Clearly, Poor Frank must have thought he needed a good board. Why else push such a tenuous holding to slam?
West led the ♦K. Poor Frank won the ace and crossed to the ♠A to return a small spade, ruffing with the three. When West threw a diamond, Poor Frank realized that either West was out of trumps or else held only the lonely two. Declarer hoped it was the latter. He led a heart to dummy’s king as West followed with the two spot, the card Poor Frank wanted to see. He then led dummy’s ♥10. Lucky Archie ducked smoothly and so did Poor Frank. When West threw a diamond, Poor Frank ruffed another spade, establishing that suit.
Declarer then drew the last trump, led a club to the ace and ran the spades, claiming twelve tricks consisting of six hearts, four spades, and the two minor suit aces.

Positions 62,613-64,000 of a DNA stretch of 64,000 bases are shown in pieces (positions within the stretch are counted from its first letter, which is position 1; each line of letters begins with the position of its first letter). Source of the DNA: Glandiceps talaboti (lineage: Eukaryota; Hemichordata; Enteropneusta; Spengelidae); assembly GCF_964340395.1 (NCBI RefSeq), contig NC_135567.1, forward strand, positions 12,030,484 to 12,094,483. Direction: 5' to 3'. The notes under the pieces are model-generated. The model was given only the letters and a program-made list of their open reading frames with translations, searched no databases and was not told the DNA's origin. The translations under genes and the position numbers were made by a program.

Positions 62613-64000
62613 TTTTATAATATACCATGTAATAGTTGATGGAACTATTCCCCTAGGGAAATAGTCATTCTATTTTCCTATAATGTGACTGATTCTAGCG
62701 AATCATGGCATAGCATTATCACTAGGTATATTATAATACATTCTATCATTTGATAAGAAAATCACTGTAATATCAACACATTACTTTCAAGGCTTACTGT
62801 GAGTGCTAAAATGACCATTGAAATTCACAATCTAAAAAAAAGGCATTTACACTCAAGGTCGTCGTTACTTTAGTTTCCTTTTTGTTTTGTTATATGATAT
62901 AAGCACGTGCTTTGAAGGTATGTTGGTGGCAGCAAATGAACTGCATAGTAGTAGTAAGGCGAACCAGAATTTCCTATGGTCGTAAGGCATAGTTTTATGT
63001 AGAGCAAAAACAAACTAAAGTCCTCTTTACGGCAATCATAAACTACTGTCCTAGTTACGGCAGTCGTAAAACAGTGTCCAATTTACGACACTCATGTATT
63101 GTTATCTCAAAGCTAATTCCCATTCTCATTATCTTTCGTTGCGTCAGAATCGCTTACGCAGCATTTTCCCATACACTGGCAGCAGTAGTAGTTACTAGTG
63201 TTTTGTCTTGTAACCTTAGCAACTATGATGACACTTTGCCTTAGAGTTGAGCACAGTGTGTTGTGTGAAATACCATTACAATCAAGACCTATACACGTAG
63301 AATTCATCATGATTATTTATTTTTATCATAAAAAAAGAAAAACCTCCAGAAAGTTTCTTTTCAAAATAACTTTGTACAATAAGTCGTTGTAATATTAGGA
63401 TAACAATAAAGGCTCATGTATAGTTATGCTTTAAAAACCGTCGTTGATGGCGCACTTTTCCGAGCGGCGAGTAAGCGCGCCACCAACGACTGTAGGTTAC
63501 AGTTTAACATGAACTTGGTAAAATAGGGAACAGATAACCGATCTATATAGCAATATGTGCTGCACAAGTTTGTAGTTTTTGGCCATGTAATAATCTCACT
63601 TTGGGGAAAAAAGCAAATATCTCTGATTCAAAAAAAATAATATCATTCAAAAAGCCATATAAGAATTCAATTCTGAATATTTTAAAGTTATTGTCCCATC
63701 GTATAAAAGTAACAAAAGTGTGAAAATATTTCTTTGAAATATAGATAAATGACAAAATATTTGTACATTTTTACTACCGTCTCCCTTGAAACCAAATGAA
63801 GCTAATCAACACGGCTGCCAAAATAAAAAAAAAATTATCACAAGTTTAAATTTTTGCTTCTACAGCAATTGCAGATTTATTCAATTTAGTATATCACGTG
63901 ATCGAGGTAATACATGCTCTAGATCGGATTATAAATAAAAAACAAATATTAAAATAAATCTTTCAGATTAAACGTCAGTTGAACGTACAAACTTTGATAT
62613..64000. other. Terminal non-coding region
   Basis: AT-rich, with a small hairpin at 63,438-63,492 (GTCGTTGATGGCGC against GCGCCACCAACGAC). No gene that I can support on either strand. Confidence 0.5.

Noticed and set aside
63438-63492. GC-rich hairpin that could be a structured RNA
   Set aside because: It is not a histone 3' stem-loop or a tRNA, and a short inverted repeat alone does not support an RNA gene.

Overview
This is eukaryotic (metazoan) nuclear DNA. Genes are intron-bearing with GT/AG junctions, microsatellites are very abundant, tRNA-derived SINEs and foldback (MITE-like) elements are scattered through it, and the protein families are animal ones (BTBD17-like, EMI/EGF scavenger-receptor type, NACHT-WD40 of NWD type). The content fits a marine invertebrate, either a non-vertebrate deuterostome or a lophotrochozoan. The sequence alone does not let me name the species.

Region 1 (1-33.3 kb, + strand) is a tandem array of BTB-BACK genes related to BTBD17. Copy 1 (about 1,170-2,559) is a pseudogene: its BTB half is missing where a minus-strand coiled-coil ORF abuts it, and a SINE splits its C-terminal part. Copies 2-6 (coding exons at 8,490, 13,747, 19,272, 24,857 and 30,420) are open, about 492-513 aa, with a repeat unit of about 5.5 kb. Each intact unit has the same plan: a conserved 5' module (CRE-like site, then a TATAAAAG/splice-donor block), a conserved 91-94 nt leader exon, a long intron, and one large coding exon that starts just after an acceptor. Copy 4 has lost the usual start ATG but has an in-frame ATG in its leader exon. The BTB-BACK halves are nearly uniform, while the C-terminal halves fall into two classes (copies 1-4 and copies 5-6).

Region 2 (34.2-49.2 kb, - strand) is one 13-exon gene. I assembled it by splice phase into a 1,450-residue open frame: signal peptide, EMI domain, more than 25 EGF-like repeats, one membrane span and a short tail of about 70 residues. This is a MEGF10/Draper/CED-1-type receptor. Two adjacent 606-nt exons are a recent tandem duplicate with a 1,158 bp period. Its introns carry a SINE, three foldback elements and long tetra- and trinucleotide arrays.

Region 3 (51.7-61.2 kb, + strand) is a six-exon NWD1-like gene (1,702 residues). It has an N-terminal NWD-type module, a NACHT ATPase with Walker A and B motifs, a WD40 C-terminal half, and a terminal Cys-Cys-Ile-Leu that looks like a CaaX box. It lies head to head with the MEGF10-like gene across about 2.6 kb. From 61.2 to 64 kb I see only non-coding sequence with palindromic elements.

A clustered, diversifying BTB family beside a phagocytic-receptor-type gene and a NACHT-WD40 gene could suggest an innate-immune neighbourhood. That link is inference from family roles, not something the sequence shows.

“Archie, you dolt!” West yelled at his partner. “He can’t make it if you cover the ten of hearts.”
“But he might not have finessed,” Archie protested.
“Are you really so thick that you think he might not have played you for the queen when I can’t over-ruff the three?” West’s voice was so loud it woke up the club’s senior kibitzer who had fallen asleep in the lounge after eating the last box of cookies.
So it turned out to be Poor Frank’s turn to smile as the bridge buffs filed out of the studio that evening.